We're looking for homeowner horror stories for the June issue of Old House Journal—specifically about contractors gone awry. Share your tales of woe here! (Bonus: If we pick your story for the magazine, we'll tell you how to fix it, too.)Continue
Hi Everyone,New to this website but not new to redoing or repairing old house, old car, furniture, etc., My wife and I recently purchased an old entry door at an Antique show. It will eventually be a usable and very nice piece, now the "However" part. The door handle is curved with a thumb tab to open the door with a beautiful backing plate. The Mortise Lock inside is the dilemma and a new area for me. After removing the lock I found that the lock case is in five pieces. I've heard somewhere…Continue
Ok Guys and gals - Are any of my old friends still posting here? Started on this site in 2008 when we bought our 1st Queen Anne in Oswego, NY. Year and years of restorations and we are at Year 6! Last year I posted our dining room update! Long story short this dining room is based on partial extrapolation form millwork shadows and a lot of interpolation between the lines. My post last year outlined the latest update!…Continue
Readers; AFTER I wrote the 1st email, it occurred to this addle-pate that there are versions of the I house by regions. My 1860 I House is here in New England, Maine to be exact. Thus the kind responses to the question should be of the New England 'I" Houses, except were the answers may be universal to the house form.ThanksKilted TailorContinue
Started by Mr. Charles ANTHOY in Old Houses: Pre-1900 2 hours ago.
Readers; First a SHORT introduction, this writer is a retired NELMA Inspector, & a DIY o f recent moment, I have bought an 1860 'I' house, plain and simple. It has been remuddled to the extent it could win a prize for worst effort- they even sawed thru a support timber to put in a cellar staircase. My Question and Problem, Is what SHOULD this house look like in 1860? I, in fine, need to learn everything from scratch on the ' I " House, books, on line, PHOTOS of restoration work and all…Continue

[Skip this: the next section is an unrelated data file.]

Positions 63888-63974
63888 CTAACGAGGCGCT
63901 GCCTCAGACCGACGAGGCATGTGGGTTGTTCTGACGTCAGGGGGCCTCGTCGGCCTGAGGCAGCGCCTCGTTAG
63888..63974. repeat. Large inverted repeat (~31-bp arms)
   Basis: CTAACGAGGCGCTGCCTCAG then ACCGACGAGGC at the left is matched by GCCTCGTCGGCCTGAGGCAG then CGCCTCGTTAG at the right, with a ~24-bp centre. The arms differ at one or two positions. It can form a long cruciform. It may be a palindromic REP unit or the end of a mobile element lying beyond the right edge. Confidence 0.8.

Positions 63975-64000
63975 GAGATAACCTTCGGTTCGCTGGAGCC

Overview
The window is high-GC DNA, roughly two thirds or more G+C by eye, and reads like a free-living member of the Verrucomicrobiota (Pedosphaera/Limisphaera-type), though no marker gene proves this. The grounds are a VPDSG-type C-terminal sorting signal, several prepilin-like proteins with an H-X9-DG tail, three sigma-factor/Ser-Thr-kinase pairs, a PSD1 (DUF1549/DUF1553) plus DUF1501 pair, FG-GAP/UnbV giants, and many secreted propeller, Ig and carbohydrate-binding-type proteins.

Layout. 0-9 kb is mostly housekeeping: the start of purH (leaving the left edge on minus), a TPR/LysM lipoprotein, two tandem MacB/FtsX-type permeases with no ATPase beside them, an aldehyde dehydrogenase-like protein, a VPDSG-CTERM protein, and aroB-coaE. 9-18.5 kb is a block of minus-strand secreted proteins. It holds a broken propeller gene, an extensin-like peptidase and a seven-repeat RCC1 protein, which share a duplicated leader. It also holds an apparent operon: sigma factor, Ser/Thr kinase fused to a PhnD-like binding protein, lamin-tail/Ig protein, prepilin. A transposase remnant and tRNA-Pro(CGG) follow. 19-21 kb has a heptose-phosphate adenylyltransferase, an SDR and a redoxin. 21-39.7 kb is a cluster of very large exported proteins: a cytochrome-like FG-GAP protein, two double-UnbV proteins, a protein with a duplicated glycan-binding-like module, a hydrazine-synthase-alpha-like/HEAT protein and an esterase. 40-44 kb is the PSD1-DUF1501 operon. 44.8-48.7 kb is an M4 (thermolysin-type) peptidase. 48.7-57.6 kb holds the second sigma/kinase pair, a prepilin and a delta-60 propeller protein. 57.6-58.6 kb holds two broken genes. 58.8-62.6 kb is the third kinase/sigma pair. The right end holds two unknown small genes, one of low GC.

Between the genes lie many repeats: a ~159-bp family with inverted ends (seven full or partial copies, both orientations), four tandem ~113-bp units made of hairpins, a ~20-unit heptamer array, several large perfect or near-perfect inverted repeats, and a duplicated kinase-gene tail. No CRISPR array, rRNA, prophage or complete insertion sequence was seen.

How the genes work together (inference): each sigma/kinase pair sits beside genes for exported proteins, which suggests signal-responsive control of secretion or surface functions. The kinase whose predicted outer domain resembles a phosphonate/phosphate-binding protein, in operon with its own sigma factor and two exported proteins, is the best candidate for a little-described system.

Started by Mr. Charles ANTHOY in Old Houses: Pre-1900 3 hours ago.
We have a crack in one of our bedroom doors. It looks like someone tried to repair it before with a metal plate. We will be pulling off the trim and squaring up the door frame. Do we need to startlooking for a replacement door or has anyone had any luck repairing cracked doors?Continue
I inherited a pair of antique piano windows with art glass I've never seen before and cannot find any information about. The glass appears to be cased - red on clear - with the red being cut and the clear being frosted. The raised motif is fern fronds and some small (aquatic?) plants. Does any one know any old glass experts who could help me figure out where this glass might have come from?Continue
Can you answer a question about an old home? If not could you recommend someone who can help? This is a house that was built in 1935. It has the stone foundation. What is the cement between the floor joists up against the rim joist for? Is it okay to remove this in order to get a better seal when adding spray foam to the rim joist? Does this cement hold the building in place? I had an energy audit and was told I need to have the rim joist sealed but that it will not seal well with this…Continue
I should have also wrote that there is a rim joist behind the rubble. There are some sections that are not filled in. Also in this area, northern USA (Minneapolis Minnesota) it is common to see this in the old homes with stone foundations. Thanks,KarlContinue
Our new lakefront cottage has a vintage look and I am trying to decide if an Arts & Crafts look or a Coastal look is more appropriate. I think an Arts & Crafts look is tougher to pull off but I really respect and admire that style. A coastal look may be more suitable to something that is lakefront and is easier with all that wicker and white paint. Any thoughts? I have attached a picture of the front. …Continue
I have turn of the early 1900's "replacement" windows and good old aluminum storms. Drinking straws make wonderful, easily removed gaskets. They even fit in the storm window bottoms. When I close a window, its tight!